3 EcosystemA community of different species interacting together & with the chemical & physical factors making up its non-living environment.
4 Nonliving and Living Components of Ecosystems Ecosystems consist of nonliving (abiotic) and living (biotic) components.Figure 3-10
5 Biosphere Ecosystems Realm of ecology Communities Populations UniverseGalaxiesBiosphereSolar systemsPlanetsEarthBiosphereEcosystemsEcosystemsCommunitiesPopulationsRealm of ecologyOrganismsCommunitiesOrgan systemsOrgansFigure 3.2Natural capital: levels of organization of matter in nature. Ecology focuses on five of these levels.TissuesCellsPopulationsProtoplasmMoleculesAtomsOrganismsSubatomic ParticlesFig. 3-2, p. 51
6 PopulationA group of individual organisms of the same species living w/in a particular area.
7 CommunityThe population of all species living & interacting in an area.
8 HabitatThe place where an organism or a population lives.
10 Niche The total way of life or role of a species in an ecosystem. All the physical, chemical, and biological conditions a species needs to live & reproduce in an ecosystem.
11 Niche: an individual’s ecological role Fundamental niche = when an individual fulfills its entire role by using all the available resourcesRealized niche = the portion of the fundamental niche that is actually filledDue to competition or other species’ interactions
12 Consumers: Eating and Recycling to Survive Consumers (heterotrophs) get their food by eating or breaking down all or parts of other organisms or their remains.HerbivoresPrimary consumers that eat producersCarnivoresPrimary consumers eat primary consumersThird and higher level consumers: carnivores that eat carnivores.OmnivoresFeed on both plant and animals.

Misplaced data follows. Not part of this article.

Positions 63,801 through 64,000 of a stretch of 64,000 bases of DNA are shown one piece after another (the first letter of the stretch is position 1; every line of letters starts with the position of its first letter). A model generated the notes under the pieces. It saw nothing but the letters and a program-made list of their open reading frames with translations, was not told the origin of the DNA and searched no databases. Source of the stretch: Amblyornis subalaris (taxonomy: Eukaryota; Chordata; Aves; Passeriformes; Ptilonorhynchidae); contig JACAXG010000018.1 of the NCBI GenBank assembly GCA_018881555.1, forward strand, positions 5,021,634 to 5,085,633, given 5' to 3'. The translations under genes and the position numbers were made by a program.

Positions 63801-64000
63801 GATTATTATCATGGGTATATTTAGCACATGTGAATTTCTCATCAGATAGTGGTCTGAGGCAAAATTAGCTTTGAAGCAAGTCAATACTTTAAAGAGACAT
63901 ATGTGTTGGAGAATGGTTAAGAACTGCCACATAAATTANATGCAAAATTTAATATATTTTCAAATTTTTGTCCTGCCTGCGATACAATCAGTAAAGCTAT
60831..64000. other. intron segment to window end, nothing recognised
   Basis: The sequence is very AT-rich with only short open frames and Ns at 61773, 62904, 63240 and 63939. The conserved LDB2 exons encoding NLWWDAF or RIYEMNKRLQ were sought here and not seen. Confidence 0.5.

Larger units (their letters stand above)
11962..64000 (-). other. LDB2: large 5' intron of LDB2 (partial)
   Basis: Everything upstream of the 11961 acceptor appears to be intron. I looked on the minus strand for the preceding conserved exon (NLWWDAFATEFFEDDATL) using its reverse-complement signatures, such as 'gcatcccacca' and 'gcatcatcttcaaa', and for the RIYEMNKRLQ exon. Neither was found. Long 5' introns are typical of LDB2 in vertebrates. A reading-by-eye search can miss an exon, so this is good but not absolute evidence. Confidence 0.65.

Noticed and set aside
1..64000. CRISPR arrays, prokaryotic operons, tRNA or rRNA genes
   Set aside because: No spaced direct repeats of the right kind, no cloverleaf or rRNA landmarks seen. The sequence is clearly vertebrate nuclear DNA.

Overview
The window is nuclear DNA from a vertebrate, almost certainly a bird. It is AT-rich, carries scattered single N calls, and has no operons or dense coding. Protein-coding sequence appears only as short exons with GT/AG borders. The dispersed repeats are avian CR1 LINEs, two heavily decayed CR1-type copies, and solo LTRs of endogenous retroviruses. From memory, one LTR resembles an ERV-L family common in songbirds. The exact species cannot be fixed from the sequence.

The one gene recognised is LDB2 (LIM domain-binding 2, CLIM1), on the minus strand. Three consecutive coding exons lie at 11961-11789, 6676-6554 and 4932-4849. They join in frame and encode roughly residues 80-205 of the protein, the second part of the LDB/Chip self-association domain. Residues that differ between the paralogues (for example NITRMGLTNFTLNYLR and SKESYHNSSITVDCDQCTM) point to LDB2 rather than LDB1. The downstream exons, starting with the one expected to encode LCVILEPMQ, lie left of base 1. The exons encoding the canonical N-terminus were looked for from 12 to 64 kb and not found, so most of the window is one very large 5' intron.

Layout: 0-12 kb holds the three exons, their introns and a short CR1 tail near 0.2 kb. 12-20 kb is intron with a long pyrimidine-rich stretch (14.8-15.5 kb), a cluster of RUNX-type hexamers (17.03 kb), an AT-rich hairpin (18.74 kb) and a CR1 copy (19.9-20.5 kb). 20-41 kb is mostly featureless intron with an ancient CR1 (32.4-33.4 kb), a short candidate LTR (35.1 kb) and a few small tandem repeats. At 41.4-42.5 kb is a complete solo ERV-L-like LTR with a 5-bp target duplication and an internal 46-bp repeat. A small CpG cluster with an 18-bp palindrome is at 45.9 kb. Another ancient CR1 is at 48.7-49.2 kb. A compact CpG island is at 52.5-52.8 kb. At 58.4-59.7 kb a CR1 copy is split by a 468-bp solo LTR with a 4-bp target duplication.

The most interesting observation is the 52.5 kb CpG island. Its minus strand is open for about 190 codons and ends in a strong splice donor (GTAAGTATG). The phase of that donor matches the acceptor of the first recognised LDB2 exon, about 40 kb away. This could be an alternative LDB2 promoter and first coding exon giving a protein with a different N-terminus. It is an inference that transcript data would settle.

13 Energy passes through trophic levels One of the most important species interactions is who eats whomMatter and energy move through the communityTrophic levels = rank in the feeding hierarchyProducersConsumersDetritivores and Decomposers13
14 ProducersAn organism that uses solar energy (green plant) or chemical energy (some bacteria) to manufacture its food.
15 Producers: Basic Source of All Food PhotosynthesisProducers: Basic Source of All FoodThe process in which glucose is synthesized by plants.Most producers capture sunlight to produce carbohydrates by photosynthesis:
16 ProductivityThe amount of increase in organic matter per unit of time.
17 Primary Consumer (herbivore) An organism that feeds directly on all or parts of plants.
18 Secondary Consumer (carnivore) An organisms that feeds only on primary consumers. Most are animals, but some are plants (Venus fly-trap).
19 Tertiary Consumer (carnivore) Animals that feed on animal-eating animals. Ex. hawks, lions, bass, and sharks.
20 Quaternary Consumer (carnivore) An animal that feeds on tertiary consumers. Ex. humans.
21 Decomposer (scavenger, detritivore) An organism that digests parts of dead organisms, cast-off fragments, and wastes of living organisms. Ex. bacteria and fungi.
22 DecompositionAs plant or animal matter dies it will break down and return the chemicals back to the soil.This happens very quickly in tropical rainforest which results in low-nutrient soils.Grasslands have the deepest and most nutrient rich of all soils